X.509 is the first thing that comes to mind when discussing digital certificates. After all, it is the most widely used digital certificate in the PKI ecosystem and is the core component of SSL/TLS protocols, the technology that powers HTTPS. X.509 was first released on 25 November 1988 and is powerful, extensible and widely supported. But it’s not the only certificate format available out there. For example, the popular email encryption program PGP uses a custom certificate format instead of X.509. And PGP is not the only one to avoid X.509 — the most widely used remote access server OpenSSH also uses a custom certificate format. They call it certkeys!
OpenSSH has supported certificate-based authentication since version 5.4, but despite X.509 being widely supported, OpenSSH did not base the certificates in X.509 format but instead invented a simple but capable and compatible enough format for certificate-based authentication. Why? It is questionable, but the reasons must have been well-founded for sure!
In this blog post, we will explore how OpenSSH’s certificate compares with X.509, including a few strengths and weaknesses of the OpenSSH implementation.
The implementation details of OpenSSH certificate-based authentication are well-described in the PROTOCOL.certkeys document, but I’ll highlight the important points below:
Let’s first try to understand how OpenSSH implements certificate-based authentication. In OpenSSH, the CA certificate is just public and private key pairs with additional identity and constraints data. The private key of the CA is used to sign user and host (SSH server) certificates. Once the keys are signed, they are distributed to users and hosts, respectively. The public key of the CA is copied to the SSH server, which is used to verify the user’s certificate.
For user authentication, the SSH client presents the user certificate (signed by CA) to the SSH server in each new SSH connection. The SSH server validates the certificate by checking it against the CA’s public key. Along with the signature validation, the server will also check if the user certificate is not expired and if it violates security constraints. Access is granted upon successful validation of the certificate.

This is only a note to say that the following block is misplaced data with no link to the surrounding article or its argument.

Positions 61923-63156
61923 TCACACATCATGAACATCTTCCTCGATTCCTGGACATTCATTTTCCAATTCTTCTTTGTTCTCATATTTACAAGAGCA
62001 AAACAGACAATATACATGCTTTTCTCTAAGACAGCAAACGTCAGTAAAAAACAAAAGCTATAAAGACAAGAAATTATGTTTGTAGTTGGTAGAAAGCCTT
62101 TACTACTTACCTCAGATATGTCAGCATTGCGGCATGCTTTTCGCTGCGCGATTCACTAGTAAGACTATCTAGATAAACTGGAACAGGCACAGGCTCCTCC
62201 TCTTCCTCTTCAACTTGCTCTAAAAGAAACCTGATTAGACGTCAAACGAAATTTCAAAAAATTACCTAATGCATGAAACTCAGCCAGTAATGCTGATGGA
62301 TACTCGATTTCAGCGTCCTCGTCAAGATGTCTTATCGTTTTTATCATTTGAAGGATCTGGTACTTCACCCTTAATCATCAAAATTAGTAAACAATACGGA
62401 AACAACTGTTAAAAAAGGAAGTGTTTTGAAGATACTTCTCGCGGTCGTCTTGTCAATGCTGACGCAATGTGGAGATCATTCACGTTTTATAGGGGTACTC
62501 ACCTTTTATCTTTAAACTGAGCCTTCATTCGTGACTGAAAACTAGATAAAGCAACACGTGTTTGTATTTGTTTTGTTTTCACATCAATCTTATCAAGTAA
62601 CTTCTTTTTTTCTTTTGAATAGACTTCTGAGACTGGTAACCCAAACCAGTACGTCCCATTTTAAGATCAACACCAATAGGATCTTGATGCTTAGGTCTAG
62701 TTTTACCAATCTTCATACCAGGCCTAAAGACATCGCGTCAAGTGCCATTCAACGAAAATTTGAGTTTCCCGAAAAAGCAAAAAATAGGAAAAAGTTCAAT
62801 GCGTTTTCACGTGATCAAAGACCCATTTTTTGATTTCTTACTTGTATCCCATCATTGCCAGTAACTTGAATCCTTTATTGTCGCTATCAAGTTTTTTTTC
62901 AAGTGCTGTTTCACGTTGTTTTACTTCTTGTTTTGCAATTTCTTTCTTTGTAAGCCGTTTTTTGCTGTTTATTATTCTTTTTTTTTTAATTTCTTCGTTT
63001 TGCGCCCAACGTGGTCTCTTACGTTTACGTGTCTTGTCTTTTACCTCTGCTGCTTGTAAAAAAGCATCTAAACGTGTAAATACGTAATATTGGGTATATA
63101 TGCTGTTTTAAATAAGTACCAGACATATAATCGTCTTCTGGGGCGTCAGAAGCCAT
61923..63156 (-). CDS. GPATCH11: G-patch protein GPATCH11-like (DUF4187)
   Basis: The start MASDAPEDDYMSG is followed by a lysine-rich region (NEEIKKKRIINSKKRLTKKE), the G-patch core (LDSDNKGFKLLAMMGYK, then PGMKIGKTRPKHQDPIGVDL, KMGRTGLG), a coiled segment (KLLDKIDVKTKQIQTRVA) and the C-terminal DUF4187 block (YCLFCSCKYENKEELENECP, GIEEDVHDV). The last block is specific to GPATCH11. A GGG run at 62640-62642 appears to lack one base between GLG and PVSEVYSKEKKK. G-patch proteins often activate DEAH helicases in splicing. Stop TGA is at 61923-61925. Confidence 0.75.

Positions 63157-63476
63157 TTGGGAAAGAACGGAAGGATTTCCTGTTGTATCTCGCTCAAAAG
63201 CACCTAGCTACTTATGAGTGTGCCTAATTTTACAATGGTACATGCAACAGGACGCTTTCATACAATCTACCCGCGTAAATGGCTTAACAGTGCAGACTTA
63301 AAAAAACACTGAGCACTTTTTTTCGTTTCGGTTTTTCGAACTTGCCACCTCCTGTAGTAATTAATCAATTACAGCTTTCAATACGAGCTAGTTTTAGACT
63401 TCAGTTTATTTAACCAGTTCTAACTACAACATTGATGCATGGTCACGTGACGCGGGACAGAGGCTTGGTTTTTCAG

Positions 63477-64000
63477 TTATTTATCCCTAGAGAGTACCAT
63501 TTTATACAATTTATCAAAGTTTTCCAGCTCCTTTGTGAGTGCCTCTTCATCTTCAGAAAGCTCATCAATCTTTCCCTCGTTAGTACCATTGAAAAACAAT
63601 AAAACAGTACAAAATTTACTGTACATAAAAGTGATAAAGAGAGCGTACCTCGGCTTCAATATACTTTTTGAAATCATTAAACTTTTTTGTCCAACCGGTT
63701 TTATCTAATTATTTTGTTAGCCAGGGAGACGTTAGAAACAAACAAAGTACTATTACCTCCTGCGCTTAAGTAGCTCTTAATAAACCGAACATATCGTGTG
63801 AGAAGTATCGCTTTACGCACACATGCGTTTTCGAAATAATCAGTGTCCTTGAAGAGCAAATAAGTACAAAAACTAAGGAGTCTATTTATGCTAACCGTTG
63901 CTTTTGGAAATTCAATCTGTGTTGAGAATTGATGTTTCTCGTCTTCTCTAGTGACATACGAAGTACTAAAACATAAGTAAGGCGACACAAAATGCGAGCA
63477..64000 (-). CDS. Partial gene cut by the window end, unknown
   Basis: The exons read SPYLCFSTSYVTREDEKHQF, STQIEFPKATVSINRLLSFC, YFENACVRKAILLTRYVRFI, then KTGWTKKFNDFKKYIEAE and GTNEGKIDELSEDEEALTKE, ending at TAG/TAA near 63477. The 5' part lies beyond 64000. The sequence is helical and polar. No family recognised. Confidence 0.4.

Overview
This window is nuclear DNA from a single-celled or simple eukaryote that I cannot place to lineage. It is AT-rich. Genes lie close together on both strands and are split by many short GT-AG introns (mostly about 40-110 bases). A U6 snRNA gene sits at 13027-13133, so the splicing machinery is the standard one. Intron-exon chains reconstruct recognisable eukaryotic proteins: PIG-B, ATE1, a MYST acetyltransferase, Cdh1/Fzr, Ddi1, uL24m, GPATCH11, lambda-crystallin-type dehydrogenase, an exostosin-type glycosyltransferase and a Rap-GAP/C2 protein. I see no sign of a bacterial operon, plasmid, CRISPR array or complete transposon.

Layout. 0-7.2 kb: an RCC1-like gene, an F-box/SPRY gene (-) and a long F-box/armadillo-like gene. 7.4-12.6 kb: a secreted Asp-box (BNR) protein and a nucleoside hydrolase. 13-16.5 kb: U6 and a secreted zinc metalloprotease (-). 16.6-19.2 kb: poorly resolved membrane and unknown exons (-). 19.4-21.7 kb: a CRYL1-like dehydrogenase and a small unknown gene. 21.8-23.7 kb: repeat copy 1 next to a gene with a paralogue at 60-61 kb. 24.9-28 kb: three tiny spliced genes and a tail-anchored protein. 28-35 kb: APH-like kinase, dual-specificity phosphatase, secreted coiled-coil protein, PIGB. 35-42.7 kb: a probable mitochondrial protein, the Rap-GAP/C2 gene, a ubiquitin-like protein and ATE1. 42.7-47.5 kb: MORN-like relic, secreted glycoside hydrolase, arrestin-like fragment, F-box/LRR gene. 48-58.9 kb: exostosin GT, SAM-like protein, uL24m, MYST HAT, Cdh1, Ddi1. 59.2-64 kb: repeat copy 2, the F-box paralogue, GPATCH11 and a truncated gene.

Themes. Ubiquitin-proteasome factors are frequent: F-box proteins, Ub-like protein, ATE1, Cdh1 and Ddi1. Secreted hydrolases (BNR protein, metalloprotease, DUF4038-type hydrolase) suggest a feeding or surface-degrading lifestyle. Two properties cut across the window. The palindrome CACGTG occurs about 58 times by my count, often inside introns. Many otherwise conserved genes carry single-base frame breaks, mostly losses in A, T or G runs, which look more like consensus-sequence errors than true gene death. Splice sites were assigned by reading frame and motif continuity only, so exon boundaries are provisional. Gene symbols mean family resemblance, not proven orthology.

This authentication flow is similar to public-key authentication with just additional verification of trust based on a signature signed by a trusted CA and additional constraints of expiry dates and identity attributes. Under the hood, this logical extension means that implementation for certificate-based authentication became as simple as extending the public-key authentication protocol as specified in RFC 4252. This is done via SSH protocol extension and adding new keys for certificates including following key types:
Keeping the certificate format minimal helps reduce the attack surface. X.509 is a behemoth when it comes to certificate attributes and extensibility. Supporting X.509 certificates means implementing full-fledged X.509 PKI. Given X.509 is designed to be universal, as such it carries loads of features that simply may not be required for SSH authentication. Reducing attack surfaces is always a welcomed approach for maintaining high security.